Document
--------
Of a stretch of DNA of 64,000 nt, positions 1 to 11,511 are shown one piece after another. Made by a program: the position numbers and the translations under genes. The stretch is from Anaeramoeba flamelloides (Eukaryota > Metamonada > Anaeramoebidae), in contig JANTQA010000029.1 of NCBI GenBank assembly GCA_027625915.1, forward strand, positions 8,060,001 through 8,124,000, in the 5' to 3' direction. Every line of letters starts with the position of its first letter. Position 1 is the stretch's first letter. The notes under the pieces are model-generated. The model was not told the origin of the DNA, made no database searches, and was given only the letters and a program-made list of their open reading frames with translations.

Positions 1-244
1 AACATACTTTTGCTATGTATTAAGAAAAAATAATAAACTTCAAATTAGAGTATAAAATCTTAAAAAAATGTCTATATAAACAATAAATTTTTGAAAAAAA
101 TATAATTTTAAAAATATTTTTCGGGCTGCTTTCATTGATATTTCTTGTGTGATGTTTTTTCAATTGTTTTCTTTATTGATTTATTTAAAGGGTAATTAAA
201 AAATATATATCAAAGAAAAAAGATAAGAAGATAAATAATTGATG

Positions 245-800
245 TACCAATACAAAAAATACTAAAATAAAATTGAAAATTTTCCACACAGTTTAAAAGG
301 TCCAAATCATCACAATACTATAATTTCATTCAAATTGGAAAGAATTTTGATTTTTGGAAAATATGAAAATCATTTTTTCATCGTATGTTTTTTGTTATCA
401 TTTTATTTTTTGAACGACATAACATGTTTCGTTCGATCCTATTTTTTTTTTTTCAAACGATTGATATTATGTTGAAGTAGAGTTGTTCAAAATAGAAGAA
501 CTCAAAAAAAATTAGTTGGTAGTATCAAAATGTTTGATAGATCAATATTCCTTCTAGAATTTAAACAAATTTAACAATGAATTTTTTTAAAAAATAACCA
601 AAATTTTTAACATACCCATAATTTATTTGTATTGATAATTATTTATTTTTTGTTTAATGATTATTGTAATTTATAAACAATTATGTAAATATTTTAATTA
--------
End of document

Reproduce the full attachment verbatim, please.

Of a stretch of DNA of 64,000 nt, positions 1 to 11,511 are shown one piece after another. Made by a program: the position numbers and the translations under genes. The stretch is from Anaeramoeba flamelloides (Eukaryota > Metamonada > Anaeramoebidae), in contig JANTQA010000029.1 of NCBI GenBank assembly GCA_027625915.1, forward strand, positions 8,060,001 through 8,124,000, in the 5' to 3' direction. Every line of letters starts with the position of its first letter. Position 1 is the stretch's first letter. The notes under the pieces are model-generated. The model was not told the origin of the DNA, made no database searches, and was given only the letters and a program-made list of their open reading frames with translations.

Positions 1-244
1 AACATACTTTTGCTATGTATTAAGAAAAAATAATAAACTTCAAATTAGAGTATAAAATCTTAAAAAAATGTCTATATAAACAATAAATTTTTGAAAAAAA
101 TATAATTTTAAAAATATTTTTCGGGCTGCTTTCATTGATATTTCTTGTGTGATGTTTTTTCAATTGTTTTCTTTATTGATTTATTTAAAGGGTAATTAAA
201 AAATATATATCAAAGAAAAAAGATAAGAAGATAAATAATTGATG

Positions 245-800
245 TACCAATACAAAAAATACTAAAATAAAATTGAAAATTTTCCACACAGTTTAAAAGG
301 TCCAAATCATCACAATACTATAATTTCATTCAAATTGGAAAGAATTTTGATTTTTGGAAAATATGAAAATCATTTTTTCATCGTATGTTTTTTGTTATCA
401 TTTTATTTTTTGAACGACATAACATGTTTCGTTCGATCCTATTTTTTTTTTTTCAAACGATTGATATTATGTTGAAGTAGAGTTGTTCAAAATAGAAGAA
501 CTCAAAAAAAATTAGTTGGTAGTATCAAAATGTTTGATAGATCAATATTCCTTCTAGAATTTAAACAAATTTAACAATGAATTTTTTTAAAAAATAACCA
601 AAATTTTTAACATACCCATAATTTATTTGTATTGATAATTATTTATTTTTTGTTTAATGATTATTGTAATTTATAAACAATTATGTAAATATTTTAATTA